Responce to : This is Justice by blogger TarnishedSophia

My fellow blogger TarnZs published an interesting piece today called This is Justice ?! where she talked about Catherine Kieu a women who drugged her husband in July of 2011, tied  him to their bed, cut off his penis and  threw it in the garbage disposal all for his wanting to get a divorce.  He was not an abusive wife beater, he didn’t cheat on her with multiple STD infected lovers, he didn’t maritally rape her…he deemed her an unfit wife and made the mistake of telling her he was going to pursue a divorce. Surprisingly that didn’t really phase me. I’m used to reading depraved acts in the paper.

What struck me was the existence of comments such as this: “he must have deserved it”, “good for her”, “you go girl” and “men rape everyday…it’s time we did something back”. These comments always trouble me because I feel they are detrimental towards any sustainable dialogue dealing with gender bias, discrimination and sexuality. To praise the mutilation of an innocent human being is never a mark of a mature person.

The Importance of Dialogue

OpenDialogueLogoDialogue is important to me because it can address on a large scale the faulty narratives we have been sold and indoctrinated to believe as true for centuries; narratives that say one sex is weaker than another, or one race is inferior than another. As long as there is any hate empowering speech there will not be progress. Each of us is responsible for the state of society however little we do in sincerity and not from a place of hate encourages a transformative process. When I read about these comments I was able to remember many more comments like it that I have seen more and more frequently over the years. I also remembered an excerpt from a book I had read by Dr Robert Mooreand Douglas Gillette.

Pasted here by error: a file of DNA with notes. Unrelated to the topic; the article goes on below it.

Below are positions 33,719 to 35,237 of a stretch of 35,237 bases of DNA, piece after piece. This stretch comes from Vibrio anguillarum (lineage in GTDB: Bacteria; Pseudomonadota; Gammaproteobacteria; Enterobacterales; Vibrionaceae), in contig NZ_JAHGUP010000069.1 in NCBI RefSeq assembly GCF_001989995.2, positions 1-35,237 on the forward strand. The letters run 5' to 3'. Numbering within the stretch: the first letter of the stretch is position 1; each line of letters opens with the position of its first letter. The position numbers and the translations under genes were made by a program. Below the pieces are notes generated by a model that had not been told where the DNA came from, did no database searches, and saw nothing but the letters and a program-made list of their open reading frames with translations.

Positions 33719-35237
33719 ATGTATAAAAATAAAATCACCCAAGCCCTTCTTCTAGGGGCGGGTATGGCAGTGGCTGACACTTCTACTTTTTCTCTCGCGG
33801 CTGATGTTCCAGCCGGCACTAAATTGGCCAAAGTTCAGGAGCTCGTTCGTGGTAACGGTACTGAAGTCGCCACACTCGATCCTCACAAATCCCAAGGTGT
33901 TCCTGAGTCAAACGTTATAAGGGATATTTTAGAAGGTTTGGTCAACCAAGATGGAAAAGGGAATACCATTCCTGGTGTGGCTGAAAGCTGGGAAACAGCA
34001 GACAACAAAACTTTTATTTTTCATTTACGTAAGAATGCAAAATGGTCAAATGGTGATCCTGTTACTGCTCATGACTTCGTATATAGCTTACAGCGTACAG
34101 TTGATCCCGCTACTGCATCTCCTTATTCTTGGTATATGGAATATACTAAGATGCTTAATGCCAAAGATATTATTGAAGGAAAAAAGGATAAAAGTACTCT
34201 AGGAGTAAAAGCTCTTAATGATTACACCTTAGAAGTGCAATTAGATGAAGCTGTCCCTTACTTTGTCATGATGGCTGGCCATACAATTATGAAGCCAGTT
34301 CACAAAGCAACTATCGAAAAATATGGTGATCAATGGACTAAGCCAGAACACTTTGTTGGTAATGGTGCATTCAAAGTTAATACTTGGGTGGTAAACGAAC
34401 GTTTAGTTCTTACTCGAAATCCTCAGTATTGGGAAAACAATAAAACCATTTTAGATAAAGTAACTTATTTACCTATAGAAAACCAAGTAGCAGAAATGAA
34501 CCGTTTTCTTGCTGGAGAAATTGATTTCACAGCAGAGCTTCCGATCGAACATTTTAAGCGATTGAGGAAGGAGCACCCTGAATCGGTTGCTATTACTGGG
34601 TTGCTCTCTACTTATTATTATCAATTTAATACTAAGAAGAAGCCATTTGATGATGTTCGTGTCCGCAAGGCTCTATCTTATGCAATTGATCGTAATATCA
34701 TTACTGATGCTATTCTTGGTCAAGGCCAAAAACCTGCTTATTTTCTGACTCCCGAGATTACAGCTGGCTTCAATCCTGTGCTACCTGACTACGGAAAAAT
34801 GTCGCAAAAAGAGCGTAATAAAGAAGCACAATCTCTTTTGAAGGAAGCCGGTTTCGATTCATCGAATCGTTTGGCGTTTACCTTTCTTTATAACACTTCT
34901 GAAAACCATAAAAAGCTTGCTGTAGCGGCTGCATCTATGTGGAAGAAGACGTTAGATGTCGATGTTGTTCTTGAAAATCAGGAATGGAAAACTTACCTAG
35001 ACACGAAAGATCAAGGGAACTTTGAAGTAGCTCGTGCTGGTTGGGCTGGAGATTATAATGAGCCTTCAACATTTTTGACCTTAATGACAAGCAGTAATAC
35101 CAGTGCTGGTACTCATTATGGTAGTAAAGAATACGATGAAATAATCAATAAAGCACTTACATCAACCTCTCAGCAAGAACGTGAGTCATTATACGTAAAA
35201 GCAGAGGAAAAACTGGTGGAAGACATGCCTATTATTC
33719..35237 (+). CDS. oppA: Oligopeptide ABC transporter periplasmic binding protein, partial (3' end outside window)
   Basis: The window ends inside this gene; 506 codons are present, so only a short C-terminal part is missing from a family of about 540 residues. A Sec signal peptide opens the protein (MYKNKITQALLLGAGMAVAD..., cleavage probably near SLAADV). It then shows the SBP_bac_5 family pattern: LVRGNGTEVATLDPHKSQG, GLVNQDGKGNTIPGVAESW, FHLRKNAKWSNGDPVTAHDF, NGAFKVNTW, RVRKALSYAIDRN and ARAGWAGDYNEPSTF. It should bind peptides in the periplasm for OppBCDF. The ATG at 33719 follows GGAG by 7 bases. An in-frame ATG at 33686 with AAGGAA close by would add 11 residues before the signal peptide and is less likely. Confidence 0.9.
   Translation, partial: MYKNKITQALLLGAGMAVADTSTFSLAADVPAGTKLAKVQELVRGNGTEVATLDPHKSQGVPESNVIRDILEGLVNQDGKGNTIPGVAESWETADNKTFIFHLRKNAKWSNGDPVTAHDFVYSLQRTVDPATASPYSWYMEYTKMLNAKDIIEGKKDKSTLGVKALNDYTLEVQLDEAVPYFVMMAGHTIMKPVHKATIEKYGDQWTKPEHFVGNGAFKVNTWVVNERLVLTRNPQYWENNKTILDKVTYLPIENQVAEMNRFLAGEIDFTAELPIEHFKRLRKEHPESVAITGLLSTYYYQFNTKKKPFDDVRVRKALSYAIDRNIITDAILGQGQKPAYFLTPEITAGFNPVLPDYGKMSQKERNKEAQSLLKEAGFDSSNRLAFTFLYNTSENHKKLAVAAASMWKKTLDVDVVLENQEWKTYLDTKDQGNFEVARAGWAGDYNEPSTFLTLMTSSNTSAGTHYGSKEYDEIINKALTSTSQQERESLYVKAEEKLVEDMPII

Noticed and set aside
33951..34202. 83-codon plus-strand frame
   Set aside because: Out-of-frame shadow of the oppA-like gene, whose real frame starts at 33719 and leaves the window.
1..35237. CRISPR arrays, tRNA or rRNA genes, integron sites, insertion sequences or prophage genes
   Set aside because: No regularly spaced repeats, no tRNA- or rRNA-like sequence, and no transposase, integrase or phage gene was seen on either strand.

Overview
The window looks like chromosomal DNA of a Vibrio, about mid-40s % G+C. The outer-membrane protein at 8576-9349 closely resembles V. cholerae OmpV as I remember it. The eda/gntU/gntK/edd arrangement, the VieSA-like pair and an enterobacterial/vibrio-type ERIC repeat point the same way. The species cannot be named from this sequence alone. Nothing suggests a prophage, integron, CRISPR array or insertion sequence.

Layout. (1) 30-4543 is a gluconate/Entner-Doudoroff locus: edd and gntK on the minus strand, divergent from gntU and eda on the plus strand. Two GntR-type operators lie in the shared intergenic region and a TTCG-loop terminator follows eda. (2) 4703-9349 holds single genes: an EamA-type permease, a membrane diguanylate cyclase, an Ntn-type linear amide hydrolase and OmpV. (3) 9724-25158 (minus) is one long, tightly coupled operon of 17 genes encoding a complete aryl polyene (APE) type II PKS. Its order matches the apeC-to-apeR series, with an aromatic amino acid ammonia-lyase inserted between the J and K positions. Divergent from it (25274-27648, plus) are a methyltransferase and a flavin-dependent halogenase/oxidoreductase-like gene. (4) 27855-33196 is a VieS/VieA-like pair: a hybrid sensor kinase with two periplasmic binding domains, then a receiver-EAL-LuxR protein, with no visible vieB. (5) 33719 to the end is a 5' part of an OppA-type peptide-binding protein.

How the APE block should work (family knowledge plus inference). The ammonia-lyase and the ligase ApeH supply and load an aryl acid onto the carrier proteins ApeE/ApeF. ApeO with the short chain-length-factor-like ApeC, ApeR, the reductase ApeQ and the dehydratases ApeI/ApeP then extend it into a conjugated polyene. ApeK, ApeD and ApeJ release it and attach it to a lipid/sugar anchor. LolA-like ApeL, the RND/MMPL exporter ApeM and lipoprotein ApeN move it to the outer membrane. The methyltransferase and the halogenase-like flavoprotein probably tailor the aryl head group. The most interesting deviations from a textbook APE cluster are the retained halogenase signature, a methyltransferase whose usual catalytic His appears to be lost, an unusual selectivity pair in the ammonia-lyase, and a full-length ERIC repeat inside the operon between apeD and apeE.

moore_gillette_kwmlIn Dr Robert Moore‘s book King, Warrior, Magician, Lover: Rediscovering the Archetypes of the Mature Masculine attempt to elucidate he concerns himself with helping men take responsibility for the immature forms of masculinity. Moore asserts that the current patriarchy is the expression of the immature masculine. It is the expression of Boy psychology, and in part, the shadow– or crazy– side of masculinity. It expresses the stunted masculine, fixated at immature levels. He asserts that it is harmful to both men and women. I found it interesting and telling that in the last section of the book:  A Final Word Moore says:

In this book we have been concerned about helping men to take responsibility for immature forms of masculinity… it is clear that the world is overpopulated  with not only immature men but also tyrannical and abusive little girls pretending to be women. It is time for men – particularly the men of Western civilization – to stop accepting the blame for everything that is wrong in the world. There has been a veritable Blitzkrieg on the male gender, what amounts to an outright demonization of men and a slander against masculinity. But women are no more inherently responsible or mature than men are. Men should never feel apologetic about there gender as a gender. They should be concerned with the maturation and the stewardship of that gender and of the larger world. The enemy of both sexes is not the other sex but infantile grandiosity and the splitting of the self that results from it.

I am sure Dr Moore’s comments will stir some controversy, as perhaps his Jungian approach will as well but I do want reiterate that the enemy of both sexes is not the other sex. There has to be some sort of unified effort to effectuate a change. Demonization of either sex arrests the transformative process that years of endured suffering and castigation have allowed us to make the progress, however minuscule you may personally deem that to be.




      • i doubt that unless we get the economics working so families actually can spend time together, and one parent a least can be there more than the paid childcare, etc. i am firm believer kids should be with their mom till the age of three not a babysitter. i was lucky and worked on farm where i could take the kids with me, even if they were sleeping in basket of towels.


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